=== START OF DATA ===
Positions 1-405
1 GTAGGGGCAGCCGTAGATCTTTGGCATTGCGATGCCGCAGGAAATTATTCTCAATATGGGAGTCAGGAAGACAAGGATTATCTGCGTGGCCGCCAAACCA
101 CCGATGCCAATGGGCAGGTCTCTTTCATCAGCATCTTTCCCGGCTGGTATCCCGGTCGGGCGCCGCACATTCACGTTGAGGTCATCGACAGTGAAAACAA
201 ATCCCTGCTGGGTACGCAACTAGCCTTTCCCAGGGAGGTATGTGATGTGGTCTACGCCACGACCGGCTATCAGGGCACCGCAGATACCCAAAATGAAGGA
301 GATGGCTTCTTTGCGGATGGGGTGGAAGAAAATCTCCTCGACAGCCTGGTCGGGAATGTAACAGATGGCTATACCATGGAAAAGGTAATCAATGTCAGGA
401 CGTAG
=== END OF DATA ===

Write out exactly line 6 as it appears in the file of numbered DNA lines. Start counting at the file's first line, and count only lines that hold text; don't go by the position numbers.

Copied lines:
401 CGTAG